Fleshing Out Characters, Preventing Endless Novel Vortexes, and Headstones #FightForward
This morning, I decided to take a few steps back and work on the characters in my novel, The Harvest. I was getting annoyed that the characters were lacking definition and had similar letters in their last names, in this case the letter L. Besides, for a longer piece, the characters have to be more fleshed out, so I am working backwards, which is not too late since I am only fifty pages into it.
The novel is a post-apocalyptic science fiction piece where a fascist matriarchal rule was been the response to years of patriarchal warfare and devastation of the planet and disease. The disease more than anything sparks this bizarre pseudo-Feminist regime because the flu took a toll on the female population, and there was not an adequate response to it.
In addition, the sun has gotten so dangerously hot that alternate means of protein need to be created. The main character, in fact believes, that people are being harvested and processed to be eaten, and that is her continued suspicions, but the truth is worse and perhaps not so practical.
This morning I was going to plan out the chapters, but I have too much grading to do, and really want a visual map with sticky notes that I can move around and look to as I write, for inspiration, not limitation.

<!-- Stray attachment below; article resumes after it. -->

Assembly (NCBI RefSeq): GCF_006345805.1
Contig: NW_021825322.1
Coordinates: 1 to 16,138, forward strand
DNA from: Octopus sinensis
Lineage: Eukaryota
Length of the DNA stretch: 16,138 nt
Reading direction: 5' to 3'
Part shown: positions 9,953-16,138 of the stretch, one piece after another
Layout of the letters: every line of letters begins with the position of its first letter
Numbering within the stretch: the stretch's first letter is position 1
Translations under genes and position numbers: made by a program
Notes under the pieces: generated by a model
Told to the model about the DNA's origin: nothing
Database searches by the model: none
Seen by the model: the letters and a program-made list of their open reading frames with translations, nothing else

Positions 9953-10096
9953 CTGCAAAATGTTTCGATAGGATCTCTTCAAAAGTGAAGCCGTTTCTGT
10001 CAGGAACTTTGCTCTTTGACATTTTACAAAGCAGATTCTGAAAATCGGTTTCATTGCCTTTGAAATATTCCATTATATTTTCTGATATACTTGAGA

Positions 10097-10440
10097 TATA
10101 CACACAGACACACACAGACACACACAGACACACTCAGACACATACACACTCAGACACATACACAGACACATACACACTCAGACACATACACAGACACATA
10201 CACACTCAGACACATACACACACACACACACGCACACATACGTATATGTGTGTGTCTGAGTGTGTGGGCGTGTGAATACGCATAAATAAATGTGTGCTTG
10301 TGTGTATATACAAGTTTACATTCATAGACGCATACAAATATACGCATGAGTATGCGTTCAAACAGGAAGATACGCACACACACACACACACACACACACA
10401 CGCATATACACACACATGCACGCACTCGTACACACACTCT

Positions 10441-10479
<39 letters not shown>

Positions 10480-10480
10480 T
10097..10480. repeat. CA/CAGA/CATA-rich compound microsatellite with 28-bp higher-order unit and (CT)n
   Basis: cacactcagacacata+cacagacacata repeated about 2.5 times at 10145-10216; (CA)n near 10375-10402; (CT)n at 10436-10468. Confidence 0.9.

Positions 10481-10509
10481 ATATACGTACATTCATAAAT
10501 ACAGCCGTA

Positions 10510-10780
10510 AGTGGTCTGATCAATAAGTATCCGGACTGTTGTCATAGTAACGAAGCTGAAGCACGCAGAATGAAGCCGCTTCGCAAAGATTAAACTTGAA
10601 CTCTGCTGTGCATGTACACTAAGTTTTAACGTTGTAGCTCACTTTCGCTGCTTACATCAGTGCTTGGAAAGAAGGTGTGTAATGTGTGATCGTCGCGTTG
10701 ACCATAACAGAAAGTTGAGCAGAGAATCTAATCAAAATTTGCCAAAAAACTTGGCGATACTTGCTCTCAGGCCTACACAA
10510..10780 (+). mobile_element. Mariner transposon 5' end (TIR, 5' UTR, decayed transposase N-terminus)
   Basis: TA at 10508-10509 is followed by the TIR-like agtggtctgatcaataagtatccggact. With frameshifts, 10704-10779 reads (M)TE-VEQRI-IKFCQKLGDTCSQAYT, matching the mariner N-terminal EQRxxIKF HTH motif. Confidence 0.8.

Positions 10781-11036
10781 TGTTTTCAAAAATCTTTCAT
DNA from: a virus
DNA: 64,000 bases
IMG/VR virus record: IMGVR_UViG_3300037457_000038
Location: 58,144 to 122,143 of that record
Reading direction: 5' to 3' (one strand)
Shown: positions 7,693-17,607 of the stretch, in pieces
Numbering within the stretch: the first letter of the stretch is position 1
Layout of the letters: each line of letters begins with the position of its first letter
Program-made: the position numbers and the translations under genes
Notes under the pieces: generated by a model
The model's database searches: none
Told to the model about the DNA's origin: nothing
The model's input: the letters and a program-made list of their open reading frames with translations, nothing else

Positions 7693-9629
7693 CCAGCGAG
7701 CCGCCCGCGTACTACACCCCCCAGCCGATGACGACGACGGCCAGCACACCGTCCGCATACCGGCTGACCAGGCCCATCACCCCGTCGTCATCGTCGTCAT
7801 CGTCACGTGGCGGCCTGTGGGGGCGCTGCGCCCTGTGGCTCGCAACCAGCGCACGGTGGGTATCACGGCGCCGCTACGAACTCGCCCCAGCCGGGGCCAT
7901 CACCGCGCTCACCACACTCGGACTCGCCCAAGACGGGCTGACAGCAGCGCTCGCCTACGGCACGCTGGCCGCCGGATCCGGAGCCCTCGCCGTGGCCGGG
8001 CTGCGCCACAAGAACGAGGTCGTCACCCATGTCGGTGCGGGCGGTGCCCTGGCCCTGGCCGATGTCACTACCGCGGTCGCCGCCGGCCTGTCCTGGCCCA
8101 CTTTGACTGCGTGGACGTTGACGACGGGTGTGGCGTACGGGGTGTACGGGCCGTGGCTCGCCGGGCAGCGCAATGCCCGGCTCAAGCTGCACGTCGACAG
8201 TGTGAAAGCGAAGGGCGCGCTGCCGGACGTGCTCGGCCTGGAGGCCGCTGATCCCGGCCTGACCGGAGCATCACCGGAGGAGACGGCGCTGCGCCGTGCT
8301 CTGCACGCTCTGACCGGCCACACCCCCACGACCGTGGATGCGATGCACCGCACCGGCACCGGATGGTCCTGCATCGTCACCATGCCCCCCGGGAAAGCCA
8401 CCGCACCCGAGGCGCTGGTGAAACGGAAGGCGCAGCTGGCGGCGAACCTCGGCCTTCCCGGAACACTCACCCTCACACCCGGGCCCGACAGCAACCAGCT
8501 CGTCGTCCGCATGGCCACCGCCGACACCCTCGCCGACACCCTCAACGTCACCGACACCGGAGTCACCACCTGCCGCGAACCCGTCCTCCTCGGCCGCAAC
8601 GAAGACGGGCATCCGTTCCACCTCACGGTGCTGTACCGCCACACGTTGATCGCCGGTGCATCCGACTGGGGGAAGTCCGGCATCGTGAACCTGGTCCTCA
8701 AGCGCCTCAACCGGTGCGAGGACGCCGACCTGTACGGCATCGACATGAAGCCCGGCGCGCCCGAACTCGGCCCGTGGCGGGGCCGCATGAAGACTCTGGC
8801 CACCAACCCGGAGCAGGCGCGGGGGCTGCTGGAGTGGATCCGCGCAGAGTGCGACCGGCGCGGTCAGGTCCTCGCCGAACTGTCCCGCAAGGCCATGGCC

Of course, what may very well happen is that I write like I always do and let the characters and plot run their own course, which is fine for a short story. The problem is that a longer work is more difficult to maintain, in-check, mentally. I suppose that is why a chapter breakdown makes sense. Plus, I don’t want to get caught in a loop where the piece never finishes.
Last time I wrote this novel, the main character literally hit a wall in the plot, the underground border of the city. I didn’t know where else to take it, so I stopped. It stopped. That was over 15 years ago. (Holy shit, I am old.)
The characters, both of them, also need an antagonist. Or do they? I suppose the system itself can be the antagonist. Oh well, we will see as this work emerges.
Now, I’m off to help my son, who is as great a procrastinator as I was in school. My son has a science project I want to help him with, and I have to grade, and prepare a report for a community meeting, and I want to do a great job.
In a strange way, it feels like I didn’t get anything done yesterday, but I went to yoga for an hour and a half (which was a personal goal of mine), then taught Sunday school, then had a late lunch with family, and then went to Reconciliation and Church. All of these experiences were enriching and life giving. Plus, the homily was amazing.
The priest asked what we would want on our headstones and then to live accordingly. He urged us to live each day as though it were our last. So, head stone: “She loved and served humanity with utter joy.” What would you put on yours?
And I would want to write every day besides be the best human being possible, and that is what I plan to do. (Writing is not meant to be easy or fun all the time, either. It was hard today.) I also have to say that yesterday I started talking to a total stranger because the line of penitents was so long, and there is something wonderful about reconnecting with people or connecting with good strangers during these hard times and difficult days ahead.
We need to be the best human beings possible with each other.
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